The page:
ARU is often treated as another world – to our shameMohammed Tawsif Salam

For those who don’t know it, there is a perceived contention between the two universities of Cambridge, one apparently being a slightly better establishment than the other. Yes, beyond the exclusivity and self-importance of intercollegiate arrogance, we have just enough pomp reserved for looking down our noses at the Mudbloods of Anglia Ruskin University (ARU).

Before I start, I should probably say that while I go to Cambridge, my partner goes to ARU. Now, some may feel this instantly makes me biased, that I am sticking up for the little guy, or she is currently breathing down the back of my neck, analysing every word I write with something sharp and metallic pressed between my ribs. Perhaps, but hopefully some of the things I say will be true regardless of whether or not you spend your weekends bumming around CB1.

Coming from a diverse city like London, I love the feeling of there being a multiplicity of universities, colleges and campuses in one town. Not only does it mean that there is a grand mixture of different people who are passionate about a cornucopia of subjects (including, and I dare to say it, non-academic ones), but it means that, through my partner, I have a wider social circle than I would have only going to Cambridge.

Surely that’s something that everyone wants? Apparently not. As soon as you sneer at an individual or a group, you preclude yourself from being friends with them. At the heart of it, snobbishness simply means you have fewer kids to play with. Sounds a lot like something your mum would tell you, right? Well, it applied to the swings in the park and it still applies now.

I think in part this snobbery has something to do with the well-oiled stereotype of Cambridge being home to the wealthy and self-entitled. But I think it’s more than that; it’s about the fact that Cambridge is populated by the types of people that were, themselves, sneered at. To get to Cambridge, you have to be at least a little bit clever, and we all know that the cleverest ones at school were ostracised for it. Now, in a position of power, they can get their own back on the little people.

To get to Cambridge, you convince yourself that academic prowess and achievement are the one true sign of intelligence. You can only be considered clever if you do well at mathematics, not drama, principally because Cambridge only ‘deals’ with the academic subjects. I don’t think a measure of a person’s ability is that easy; growing up with a silversmith mother and a father who refused to ‘call the man in’ on manual labour tasks, I am a firm believer that genius is not only judged by academic work. Our papers and TV screens are full of people who are judged masterful not by how good they are as biologists or theoretical physicists but rather how convincingly they can act or whether their latest album is up to much.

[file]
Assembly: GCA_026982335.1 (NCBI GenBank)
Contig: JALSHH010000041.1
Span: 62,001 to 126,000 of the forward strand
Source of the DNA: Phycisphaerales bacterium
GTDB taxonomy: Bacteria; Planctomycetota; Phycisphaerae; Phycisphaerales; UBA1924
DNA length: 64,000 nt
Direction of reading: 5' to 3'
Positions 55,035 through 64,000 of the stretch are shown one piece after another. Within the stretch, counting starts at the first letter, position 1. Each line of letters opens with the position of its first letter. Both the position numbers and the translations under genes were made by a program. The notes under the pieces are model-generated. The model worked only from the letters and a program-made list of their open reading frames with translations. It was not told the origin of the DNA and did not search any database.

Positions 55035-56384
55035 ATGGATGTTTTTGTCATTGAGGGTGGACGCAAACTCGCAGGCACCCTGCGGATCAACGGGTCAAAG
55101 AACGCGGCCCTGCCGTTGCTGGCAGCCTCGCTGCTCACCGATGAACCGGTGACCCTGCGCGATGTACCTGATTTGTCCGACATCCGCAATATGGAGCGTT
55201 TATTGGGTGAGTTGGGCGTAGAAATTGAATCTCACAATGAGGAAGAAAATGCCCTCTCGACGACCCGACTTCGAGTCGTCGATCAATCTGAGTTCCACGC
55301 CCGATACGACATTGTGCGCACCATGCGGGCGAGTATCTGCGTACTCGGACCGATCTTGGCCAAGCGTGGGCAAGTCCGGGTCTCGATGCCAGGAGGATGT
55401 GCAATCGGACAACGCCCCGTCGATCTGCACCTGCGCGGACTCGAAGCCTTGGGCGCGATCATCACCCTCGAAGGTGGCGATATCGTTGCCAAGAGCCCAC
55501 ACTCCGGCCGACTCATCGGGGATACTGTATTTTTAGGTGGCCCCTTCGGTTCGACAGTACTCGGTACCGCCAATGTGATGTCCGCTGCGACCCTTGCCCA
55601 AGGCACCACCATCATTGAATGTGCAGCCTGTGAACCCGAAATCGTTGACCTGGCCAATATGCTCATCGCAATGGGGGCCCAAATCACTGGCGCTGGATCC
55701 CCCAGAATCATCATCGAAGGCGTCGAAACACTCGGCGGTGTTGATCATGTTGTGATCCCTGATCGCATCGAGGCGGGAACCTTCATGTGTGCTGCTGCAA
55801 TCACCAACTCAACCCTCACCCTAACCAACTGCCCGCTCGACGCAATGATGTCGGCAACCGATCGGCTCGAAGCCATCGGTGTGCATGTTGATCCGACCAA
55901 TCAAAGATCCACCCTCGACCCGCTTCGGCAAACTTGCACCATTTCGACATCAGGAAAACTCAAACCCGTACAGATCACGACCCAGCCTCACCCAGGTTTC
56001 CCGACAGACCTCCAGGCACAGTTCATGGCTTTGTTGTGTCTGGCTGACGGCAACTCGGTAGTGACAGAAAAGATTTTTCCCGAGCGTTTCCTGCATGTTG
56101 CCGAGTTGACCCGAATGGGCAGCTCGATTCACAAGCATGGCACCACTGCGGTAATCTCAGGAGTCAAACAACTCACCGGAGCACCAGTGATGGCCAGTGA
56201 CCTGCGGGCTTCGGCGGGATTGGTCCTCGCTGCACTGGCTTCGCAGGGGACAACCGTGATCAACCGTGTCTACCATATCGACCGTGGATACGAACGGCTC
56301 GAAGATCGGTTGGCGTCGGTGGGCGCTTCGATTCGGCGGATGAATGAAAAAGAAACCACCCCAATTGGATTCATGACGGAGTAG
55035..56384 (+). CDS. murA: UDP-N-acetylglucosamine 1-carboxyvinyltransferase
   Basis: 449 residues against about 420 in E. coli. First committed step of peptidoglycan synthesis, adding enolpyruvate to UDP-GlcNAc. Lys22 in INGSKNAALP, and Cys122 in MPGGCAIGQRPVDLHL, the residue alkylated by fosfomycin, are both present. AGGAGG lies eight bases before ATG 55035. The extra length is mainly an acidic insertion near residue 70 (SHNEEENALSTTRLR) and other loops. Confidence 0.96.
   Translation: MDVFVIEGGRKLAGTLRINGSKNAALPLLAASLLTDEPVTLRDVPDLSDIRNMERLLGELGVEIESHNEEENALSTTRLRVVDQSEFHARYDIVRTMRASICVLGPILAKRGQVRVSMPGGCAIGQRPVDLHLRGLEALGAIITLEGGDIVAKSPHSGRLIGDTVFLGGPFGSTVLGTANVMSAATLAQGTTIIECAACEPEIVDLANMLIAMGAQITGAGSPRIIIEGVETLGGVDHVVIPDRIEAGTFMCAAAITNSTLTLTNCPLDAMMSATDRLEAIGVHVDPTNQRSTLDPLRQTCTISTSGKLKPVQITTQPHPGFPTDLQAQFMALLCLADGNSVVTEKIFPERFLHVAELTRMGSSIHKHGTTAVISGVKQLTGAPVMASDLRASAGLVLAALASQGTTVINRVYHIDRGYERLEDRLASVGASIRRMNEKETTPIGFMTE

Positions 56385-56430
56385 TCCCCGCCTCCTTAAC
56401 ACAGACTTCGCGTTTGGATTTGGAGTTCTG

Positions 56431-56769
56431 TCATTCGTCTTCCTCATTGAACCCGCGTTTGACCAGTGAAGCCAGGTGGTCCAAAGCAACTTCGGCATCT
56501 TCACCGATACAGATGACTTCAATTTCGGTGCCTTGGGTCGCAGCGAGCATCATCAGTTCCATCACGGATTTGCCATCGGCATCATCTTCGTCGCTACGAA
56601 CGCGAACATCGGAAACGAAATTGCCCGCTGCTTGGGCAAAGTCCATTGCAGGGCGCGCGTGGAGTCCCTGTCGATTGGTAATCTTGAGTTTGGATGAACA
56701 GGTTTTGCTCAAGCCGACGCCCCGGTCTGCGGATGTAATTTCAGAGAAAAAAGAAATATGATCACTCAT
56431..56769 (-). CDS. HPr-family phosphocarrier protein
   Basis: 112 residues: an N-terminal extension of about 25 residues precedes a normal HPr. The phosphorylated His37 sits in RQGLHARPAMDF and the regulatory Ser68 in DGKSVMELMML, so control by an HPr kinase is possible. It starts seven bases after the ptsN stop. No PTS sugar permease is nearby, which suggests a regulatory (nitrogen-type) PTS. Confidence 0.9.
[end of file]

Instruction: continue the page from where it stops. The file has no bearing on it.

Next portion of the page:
My point is that society doesn’t hold academia as the greatest good one can achieve, and so sneering at students from ARU who do non-academic subjects is simply kidding yourself. They are good enough at what they do and they are going to the right place to do it.

I also think a lot of the snobbishness comes from a disassociation in the first place. Neuroscientific studies have shown people tend to care a lot less about an individual’s situation if they can’t see and therefore empathise with them. My partner has been accepted by all my Cambridge friends because they got to know her as an actual person rather than a faceless ARU student.

When I went to watch a debate at the Union, however, one of the senior members publicly likened sleeping with an ARU student to putting his little man in a dead pig’s head. While I fear that he was the type of gentleman who would have only done one of those acts and not the other (if you catch my drift), and so could not compare the two, had he actually taken the time to know some of the ARU students he probably would have thought twice about saying what he did, and would realise that he was preventing himself from befriending some people much nicer and better-looking.

Perhaps some, if not most, of the sneering wouldn’t exist if ARU didn’t have a campus in Cambridge. Some feel that, in existing in the same city, ARU is attempting to take on some of the grandeur of the university for which this city is better known, like the kid who buys the fake Armani belt to try and cosy up to the cool kids with the real ones. But it seems to be the university and not the students perpetuating this – we’ve all seen the ‘Home of Anglia Ruskin’ signs at the train station. It is something that ARU definitely shouldn’t do; they should be proud to be their own university rather than a pale imitation of another.

At the end of the day, we all utimately got into the institution that best suited us. Because Cambridge is not necessarily the right place for everyone. It’s not always best to try for a rigorously academic institution, otherwise this country wouldn’t be home to such amazing drama schools, art colleges and conservatoires. Everyone tends to go to the place that best suits them. If you sneer at those at ARU because they didn’t get into Cambridge then you have to sneer at everyone from every university who didn’t get into Cambridge, only perpetuating the view that we are, in fact, an elitist bunch.